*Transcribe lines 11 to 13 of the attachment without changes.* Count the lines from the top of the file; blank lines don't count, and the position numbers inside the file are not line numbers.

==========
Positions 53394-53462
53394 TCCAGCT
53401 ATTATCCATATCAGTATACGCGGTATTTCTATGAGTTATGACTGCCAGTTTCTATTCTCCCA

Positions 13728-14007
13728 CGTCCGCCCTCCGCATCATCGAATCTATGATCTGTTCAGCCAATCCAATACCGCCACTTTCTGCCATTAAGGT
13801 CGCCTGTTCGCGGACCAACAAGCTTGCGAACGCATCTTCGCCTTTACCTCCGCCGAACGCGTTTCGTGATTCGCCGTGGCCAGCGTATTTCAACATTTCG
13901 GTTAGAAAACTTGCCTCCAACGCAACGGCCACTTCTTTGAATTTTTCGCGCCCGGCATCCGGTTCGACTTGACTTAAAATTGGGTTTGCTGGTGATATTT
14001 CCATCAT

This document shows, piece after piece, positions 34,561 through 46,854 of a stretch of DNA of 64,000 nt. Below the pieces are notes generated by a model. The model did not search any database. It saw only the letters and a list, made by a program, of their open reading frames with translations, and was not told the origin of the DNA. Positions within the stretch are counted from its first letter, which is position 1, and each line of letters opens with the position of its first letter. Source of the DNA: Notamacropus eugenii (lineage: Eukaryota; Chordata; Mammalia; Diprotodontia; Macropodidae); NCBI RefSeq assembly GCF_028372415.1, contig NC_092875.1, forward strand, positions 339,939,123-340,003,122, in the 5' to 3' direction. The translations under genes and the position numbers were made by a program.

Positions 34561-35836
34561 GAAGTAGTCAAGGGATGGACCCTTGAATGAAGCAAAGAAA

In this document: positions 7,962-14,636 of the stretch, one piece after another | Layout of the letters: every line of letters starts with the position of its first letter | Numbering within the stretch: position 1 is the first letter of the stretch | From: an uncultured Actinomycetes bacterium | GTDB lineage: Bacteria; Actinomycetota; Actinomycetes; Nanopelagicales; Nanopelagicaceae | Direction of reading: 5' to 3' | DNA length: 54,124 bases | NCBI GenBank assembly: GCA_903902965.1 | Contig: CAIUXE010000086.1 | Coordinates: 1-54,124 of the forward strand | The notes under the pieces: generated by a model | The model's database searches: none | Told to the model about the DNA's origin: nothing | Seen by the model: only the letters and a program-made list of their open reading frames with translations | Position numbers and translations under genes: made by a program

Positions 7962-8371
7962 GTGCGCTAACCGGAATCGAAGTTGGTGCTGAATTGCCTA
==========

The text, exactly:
34561 GAAGTAGTCAAGGGATGGACCCTTGAATGAAGCAAAGAAA

In this document: positions 7,962-14,636 of the stretch, one piece after another | Layout of the letters: every line of letters starts with the position of its first letter | Numbering within the stretch: position 1 is the first letter of the stretch | From: an uncultured Actinomycetes bacterium | GTDB lineage: Bacteria; Actinomycetota; Actinomycetes; Nanopelagicales; Nanopelagicaceae | Direction of reading: 5' to 3' | DNA length: 54,124 bases | NCBI GenBank assembly: GCA_903902965.1 | Contig: CAIUXE010000086.1 | Coordinates: 1-54,124 of the forward strand | The notes under the pieces: generated by a model | The model's database searches: none | Told to the model about the DNA's origin: nothing | Seen by the model: only the letters and a program-made list of their open reading frames with translations | Position numbers and translations under genes: made by a program

Positions 7962-8371